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Leading article: The police cannot police themselves


Given the CCTV footage showing Ian Tomlinson hit with a baton and then knocked to the ground by Pc Simon Harwood at the G20 protests three years ago, it was never in doubt that the incident took place. The question was whether the riot policeman could be held responsible for the homeless newspaper vendor's subsequent collapse and death. After four days of deliberation, a jury at Southwark Crown Court yesterday concluded not and acquitted Pc Harwood of manslaughter. The matter might be expected to end there. But it absolutely does not.

Only after yesterday's verdict did it emerge that the altercation with Mr Tomlinson was just the latest of a litany of allegations of violence and misconduct spanning much of Pc Harwood's career. Such a history may not have a bearing on the specifics of Mr Tomlinson's case. But it raises questions as to why he was deemed fit to be in uniform to which there are no obvious answers.

Pc Harwood's record includes no fewer than 10 disciplinary complaints in 12 years, including claims of unlawful arrest, abuse of authority and discreditable conduct that could have seen him dismissed, and a string of subsequent allegations of violence and "heavy-handed" policing tactics. Although only one complaint was ever upheld, the details of the alleged offences – and the fact there are so many of them – are nonetheless concerning.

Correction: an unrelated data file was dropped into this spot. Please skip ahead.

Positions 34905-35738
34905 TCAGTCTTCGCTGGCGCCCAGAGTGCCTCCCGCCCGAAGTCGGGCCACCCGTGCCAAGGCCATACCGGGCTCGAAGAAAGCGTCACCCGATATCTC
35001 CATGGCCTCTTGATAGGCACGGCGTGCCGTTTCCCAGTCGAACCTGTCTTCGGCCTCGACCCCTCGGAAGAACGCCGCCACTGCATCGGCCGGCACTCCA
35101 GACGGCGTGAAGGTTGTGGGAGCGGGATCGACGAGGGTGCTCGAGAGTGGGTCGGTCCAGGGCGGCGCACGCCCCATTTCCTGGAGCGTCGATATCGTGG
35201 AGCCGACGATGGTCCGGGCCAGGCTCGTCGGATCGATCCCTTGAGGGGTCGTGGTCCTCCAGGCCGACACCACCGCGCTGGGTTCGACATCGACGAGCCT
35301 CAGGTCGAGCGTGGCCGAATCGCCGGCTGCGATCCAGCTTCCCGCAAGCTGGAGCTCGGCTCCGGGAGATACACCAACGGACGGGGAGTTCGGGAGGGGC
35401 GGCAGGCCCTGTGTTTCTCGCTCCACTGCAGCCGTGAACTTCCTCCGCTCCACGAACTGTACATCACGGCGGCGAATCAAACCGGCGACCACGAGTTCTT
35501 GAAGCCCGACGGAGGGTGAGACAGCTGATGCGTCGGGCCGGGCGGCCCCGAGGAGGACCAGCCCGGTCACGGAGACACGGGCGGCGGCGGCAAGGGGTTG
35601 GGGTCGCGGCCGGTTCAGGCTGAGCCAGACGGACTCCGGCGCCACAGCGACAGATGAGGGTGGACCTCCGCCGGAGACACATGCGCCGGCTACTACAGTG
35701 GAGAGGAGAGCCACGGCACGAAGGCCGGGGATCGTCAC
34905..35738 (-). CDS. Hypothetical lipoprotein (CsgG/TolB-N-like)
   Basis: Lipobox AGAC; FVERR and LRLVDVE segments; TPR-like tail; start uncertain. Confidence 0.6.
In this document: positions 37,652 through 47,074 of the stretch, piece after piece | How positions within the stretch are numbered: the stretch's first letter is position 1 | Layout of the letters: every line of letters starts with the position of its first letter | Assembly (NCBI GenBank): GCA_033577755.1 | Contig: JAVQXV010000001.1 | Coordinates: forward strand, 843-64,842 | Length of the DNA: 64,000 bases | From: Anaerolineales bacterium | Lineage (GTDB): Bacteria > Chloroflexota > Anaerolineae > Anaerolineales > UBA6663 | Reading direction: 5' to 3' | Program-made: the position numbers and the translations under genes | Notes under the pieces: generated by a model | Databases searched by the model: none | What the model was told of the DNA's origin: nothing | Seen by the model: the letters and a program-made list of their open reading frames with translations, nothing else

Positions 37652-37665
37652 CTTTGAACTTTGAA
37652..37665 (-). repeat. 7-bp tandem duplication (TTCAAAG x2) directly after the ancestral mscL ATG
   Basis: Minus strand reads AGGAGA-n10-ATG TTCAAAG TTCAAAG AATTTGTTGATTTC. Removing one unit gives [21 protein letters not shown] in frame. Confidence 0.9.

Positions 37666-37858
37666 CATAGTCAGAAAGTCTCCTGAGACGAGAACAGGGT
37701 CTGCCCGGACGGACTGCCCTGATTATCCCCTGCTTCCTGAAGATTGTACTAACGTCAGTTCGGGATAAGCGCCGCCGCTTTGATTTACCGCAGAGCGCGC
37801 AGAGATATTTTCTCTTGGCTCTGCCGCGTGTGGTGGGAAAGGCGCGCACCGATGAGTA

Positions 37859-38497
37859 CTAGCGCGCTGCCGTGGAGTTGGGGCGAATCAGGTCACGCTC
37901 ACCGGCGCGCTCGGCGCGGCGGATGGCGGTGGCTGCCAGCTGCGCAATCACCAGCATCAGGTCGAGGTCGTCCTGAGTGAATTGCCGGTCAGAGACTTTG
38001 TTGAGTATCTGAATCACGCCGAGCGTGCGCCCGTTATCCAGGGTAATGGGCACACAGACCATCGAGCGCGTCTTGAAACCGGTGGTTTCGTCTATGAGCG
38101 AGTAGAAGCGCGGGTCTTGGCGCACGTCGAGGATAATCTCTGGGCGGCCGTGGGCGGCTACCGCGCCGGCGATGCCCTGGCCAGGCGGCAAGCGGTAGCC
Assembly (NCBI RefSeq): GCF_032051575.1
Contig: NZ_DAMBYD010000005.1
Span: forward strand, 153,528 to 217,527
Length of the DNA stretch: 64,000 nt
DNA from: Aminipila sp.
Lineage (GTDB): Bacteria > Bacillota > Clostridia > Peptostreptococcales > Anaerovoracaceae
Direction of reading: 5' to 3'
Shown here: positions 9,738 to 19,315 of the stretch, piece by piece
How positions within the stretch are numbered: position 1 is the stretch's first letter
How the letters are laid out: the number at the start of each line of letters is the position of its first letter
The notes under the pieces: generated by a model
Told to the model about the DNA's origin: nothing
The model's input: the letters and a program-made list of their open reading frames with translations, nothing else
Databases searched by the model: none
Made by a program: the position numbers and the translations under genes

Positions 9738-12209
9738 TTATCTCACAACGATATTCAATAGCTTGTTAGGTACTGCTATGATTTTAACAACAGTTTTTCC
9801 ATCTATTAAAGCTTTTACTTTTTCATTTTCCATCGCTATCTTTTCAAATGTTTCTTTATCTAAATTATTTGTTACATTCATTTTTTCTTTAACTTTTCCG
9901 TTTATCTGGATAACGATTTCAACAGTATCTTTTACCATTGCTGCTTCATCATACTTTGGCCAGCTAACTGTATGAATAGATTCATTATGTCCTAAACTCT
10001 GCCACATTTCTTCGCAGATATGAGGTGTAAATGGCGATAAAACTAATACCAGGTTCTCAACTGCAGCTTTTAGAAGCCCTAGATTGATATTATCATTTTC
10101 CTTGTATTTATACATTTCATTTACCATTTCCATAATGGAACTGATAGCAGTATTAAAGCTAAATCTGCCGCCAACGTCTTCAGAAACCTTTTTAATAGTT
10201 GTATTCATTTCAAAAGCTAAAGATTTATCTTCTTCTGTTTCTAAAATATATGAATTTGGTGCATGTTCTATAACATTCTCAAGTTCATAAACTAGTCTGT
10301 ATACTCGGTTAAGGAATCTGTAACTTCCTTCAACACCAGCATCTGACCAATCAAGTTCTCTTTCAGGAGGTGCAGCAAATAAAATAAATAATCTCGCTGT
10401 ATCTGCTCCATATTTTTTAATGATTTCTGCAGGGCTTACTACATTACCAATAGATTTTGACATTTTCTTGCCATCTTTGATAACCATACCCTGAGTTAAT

More disturbing still is that Pc Harwood was able to dodge the most serious charges, by all accounts under the nose of his employer. By quitting his force – London's Metropolitan Police – only to rejoin, on the civilian staff, without missing a day's work, Pc Harwood successfully avoided the impending hearing. That his disciplinary record was not probed when he moved to Surrey, to return to uniformed policing, two years later, only adds to the sense of a culture of inexcusable laxity.

Taken together, it is a career that looks alarmingly like another, appalling example of lack of cohesion in the police. Pc Harwood may have been acquitted yesterday. But the police service has more to explain than ever.